Ergot (Claviceps purpurea (Fr.) Tul.)
| Description | Distribution | Conditions of poisoning | Control | Toxic principle | Clinical signs | References
Ergot is a fungus that lives as a parasite in the blossoms of grasses. When the grass heads are nearly mature, it appears as jumbo grains protruding from the heads. Ergot grains, which are fungus bodies and not seeds, are several to many times the size of the grass seed. They are dark violet to almost black and are curved, hard, and hornlike. Ergot varies in abundance from year to year.
Ergot is well known as a disease of rye. It also attacks many of the wild grasses that grow along roads, in fencerows, woods, meadows, and pastures, and can often be found on wild rye, quackgrass, redtop, and bromegrass. It occurs throughout Illinois, being more abundant in some years than in others.
Animals get ergot either in the grain fed them or by grazing on infected grass. Obtained in either way, ergot may cause acute poisoning if a large quantity is eaten at one time. Also, because the effect of ergot is cumulative, poisoning may develop slowly if lesser quantities are eaten regularly. Experiments have shown, however, that a small amount of ergot is not injurious to dairy cattle that are amply provided with a balanced ration.
Do not feed grain or hay that contains ergot. Clean contaminated grain before feeding it. Destroy infested hay. Before planting rye, clean the seed thoroughly either by mechanical means or by immersing it in a 25% salt solution. If using the salt solution, skim off ergots as they rise to the top; then wash the rye seed in water to remove the salt; dry, and plant. If wild grasses are infested, burn them to destroy the ergot.
Besides attacking many kinds of wild grasses, ergot is frequently abundant on rye in rye-fields and on volunteer rye in wheat-fields. Grain from these fields (or screenings used as feed) is very likely to cause poisoning. If there is much ergot in the grain, its effect can be very severe.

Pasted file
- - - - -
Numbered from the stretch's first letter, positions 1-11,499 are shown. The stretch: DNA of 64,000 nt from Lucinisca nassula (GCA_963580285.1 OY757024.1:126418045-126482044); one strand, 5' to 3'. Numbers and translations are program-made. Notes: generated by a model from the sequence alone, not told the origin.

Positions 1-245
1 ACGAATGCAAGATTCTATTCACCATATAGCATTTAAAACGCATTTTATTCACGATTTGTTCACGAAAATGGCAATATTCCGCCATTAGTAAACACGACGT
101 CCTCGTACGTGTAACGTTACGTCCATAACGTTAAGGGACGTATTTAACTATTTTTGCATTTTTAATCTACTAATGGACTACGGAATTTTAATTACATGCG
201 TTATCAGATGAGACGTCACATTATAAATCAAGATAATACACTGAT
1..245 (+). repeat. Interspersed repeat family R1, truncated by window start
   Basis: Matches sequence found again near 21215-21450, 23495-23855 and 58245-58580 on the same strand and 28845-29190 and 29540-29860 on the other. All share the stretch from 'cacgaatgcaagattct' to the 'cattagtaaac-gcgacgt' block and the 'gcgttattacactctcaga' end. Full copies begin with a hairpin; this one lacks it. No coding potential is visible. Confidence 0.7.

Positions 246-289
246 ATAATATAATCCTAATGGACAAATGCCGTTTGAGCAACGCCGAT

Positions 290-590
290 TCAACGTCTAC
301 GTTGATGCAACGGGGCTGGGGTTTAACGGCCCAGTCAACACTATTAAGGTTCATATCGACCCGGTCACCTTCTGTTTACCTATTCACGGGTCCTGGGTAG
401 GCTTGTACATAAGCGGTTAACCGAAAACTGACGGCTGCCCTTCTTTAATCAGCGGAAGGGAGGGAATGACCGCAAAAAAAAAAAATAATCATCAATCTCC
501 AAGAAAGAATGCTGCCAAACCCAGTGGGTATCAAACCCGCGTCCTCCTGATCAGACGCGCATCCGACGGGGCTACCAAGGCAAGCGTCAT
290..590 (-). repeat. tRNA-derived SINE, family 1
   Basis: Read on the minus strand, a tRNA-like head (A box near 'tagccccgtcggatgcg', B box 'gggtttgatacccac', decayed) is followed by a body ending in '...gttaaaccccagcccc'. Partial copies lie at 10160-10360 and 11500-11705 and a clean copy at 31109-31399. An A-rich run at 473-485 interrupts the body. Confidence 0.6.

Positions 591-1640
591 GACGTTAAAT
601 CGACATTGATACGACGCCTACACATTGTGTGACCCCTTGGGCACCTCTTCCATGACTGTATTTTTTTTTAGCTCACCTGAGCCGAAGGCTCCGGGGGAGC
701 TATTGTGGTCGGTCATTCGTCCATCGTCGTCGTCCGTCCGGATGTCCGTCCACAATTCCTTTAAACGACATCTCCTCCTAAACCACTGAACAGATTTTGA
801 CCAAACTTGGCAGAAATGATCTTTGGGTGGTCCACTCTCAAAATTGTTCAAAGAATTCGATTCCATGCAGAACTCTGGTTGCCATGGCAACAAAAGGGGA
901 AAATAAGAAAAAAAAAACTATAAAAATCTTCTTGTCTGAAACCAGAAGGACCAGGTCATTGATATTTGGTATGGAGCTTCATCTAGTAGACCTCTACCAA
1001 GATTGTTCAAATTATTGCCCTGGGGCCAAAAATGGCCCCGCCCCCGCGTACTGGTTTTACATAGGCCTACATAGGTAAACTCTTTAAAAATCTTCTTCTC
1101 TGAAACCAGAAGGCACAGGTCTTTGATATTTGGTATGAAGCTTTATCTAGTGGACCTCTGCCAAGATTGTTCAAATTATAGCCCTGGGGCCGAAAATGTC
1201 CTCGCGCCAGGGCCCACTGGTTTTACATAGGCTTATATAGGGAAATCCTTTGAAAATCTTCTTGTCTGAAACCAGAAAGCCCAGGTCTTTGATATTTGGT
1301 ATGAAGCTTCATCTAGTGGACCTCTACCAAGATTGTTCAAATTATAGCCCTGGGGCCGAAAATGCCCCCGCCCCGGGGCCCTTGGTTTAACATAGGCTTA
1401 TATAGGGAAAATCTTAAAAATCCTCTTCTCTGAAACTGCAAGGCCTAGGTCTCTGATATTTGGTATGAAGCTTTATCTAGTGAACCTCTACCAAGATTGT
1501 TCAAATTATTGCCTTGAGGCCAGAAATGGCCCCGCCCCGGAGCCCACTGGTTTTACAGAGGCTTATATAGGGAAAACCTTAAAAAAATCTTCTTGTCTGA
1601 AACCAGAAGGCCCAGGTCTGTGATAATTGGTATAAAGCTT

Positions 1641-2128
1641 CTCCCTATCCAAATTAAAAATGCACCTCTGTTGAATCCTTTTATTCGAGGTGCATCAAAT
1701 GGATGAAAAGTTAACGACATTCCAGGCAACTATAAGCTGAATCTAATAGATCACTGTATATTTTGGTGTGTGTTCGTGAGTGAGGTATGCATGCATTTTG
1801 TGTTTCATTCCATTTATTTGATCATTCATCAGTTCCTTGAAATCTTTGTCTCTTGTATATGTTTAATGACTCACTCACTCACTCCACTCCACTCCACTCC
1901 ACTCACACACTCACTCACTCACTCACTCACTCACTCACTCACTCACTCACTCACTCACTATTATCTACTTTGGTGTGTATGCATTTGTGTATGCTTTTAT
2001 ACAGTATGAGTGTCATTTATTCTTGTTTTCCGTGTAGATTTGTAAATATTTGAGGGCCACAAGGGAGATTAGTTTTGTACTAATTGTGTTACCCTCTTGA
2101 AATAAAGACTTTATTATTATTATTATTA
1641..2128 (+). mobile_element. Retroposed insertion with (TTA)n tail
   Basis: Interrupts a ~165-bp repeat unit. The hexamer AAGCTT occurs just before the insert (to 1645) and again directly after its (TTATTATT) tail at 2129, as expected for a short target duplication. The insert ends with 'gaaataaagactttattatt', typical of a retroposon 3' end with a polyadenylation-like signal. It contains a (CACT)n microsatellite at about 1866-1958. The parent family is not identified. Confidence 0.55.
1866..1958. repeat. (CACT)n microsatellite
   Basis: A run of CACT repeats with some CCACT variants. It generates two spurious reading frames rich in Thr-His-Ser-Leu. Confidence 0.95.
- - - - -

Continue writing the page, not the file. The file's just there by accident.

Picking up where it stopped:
Ergot poisoning, often called ergotism, produces two distinct types of clinical signs. Acute poisoning, which results from eating a large amount of ergot at one time, causes muscular trembling, discoordination, convulsions, and painful contraction of the muscles. In fatal cases the animal becomes delirious.
The gangrenous type of poisoning, which follows continued feeding on smaller amounts of ergot, causes the animal to become dull and depressed and to develop gangrene of the tail, feet, ears, or teats. Gangrene may vary from rather simple sores around the coronary band or top of the hoof, in the space between the claws, or on the teats to a loosening of the hoof or the sloughing of a larger part of a limb or of the tail, ears, or teats. Before sloughing occurs, a well-marked line of division can be seen between the healthy and gangrenous tissue, similar to the type of lesion that has been observed in selenium poisoning in such western states as Kansas, Nebraska, and Wyoming.
Nausea, vomiting, colic, and diarrhea may occur in both types of poisoning. Even when none of the above signs of ergotism are apparent, the presence of ergot in feed should be suspected whenever pregnant animals have an otherwise inexplicable tendency to abort.
Ergot entry in Wikipedia
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